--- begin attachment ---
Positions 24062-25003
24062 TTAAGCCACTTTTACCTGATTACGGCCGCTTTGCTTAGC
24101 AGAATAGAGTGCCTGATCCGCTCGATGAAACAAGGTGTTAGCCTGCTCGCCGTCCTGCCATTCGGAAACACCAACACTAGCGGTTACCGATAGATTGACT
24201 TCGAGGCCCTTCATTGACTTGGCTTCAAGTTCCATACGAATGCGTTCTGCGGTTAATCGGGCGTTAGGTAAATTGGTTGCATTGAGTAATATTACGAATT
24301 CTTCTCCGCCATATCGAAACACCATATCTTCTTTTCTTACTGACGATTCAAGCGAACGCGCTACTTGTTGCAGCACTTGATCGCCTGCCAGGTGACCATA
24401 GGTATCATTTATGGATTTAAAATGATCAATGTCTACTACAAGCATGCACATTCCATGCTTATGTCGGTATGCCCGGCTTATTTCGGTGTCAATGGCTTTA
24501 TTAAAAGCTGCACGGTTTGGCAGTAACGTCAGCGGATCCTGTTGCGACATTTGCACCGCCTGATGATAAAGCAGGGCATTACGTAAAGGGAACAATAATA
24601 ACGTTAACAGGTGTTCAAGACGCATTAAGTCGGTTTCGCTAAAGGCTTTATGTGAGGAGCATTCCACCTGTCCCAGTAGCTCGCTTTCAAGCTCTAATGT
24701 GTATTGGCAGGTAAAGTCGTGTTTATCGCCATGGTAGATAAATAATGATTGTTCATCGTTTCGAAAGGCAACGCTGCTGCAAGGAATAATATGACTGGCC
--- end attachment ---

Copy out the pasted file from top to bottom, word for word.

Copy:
Positions 24062-25003
24062 TTAAGCCACTTTTACCTGATTACGGCCGCTTTGCTTAGC
24101 AGAATAGAGTGCCTGATCCGCTCGATGAAACAAGGTGTTAGCCTGCTCGCCGTCCTGCCATTCGGAAACACCAACACTAGCGGTTACCGATAGATTGACT
24201 TCGAGGCCCTTCATTGACTTGGCTTCAAGTTCCATACGAATGCGTTCTGCGGTTAATCGGGCGTTAGGTAAATTGGTTGCATTGAGTAATATTACGAATT
24301 CTTCTCCGCCATATCGAAACACCATATCTTCTTTTCTTACTGACGATTCAAGCGAACGCGCTACTTGTTGCAGCACTTGATCGCCTGCCAGGTGACCATA
24401 GGTATCATTTATGGATTTAAAATGATCAATGTCTACTACAAGCATGCACATTCCATGCTTATGTCGGTATGCCCGGCTTATTTCGGTGTCAATGGCTTTA
24501 TTAAAAGCTGCACGGTTTGGCAGTAACGTCAGCGGATCCTGTTGCGACATTTGCACCGCCTGATGATAAAGCAGGGCATTACGTAAAGGGAACAATAATA
24601 ACGTTAACAGGTGTTCAAGACGCATTAAGTCGGTTTCGCTAAAGGCTTTATGTGAGGAGCATTCCACCTGTCCCAGTAGCTCGCTTTCAAGCTCTAATGT
24701 GTATTGGCAGGTAAAGTCGTGTTTATCGCCATGGTAGATAAATAATGATTGTTCATCGTTTCGAAAGGCAACGCTGCTGCAAGGAATAATATGACTGGCC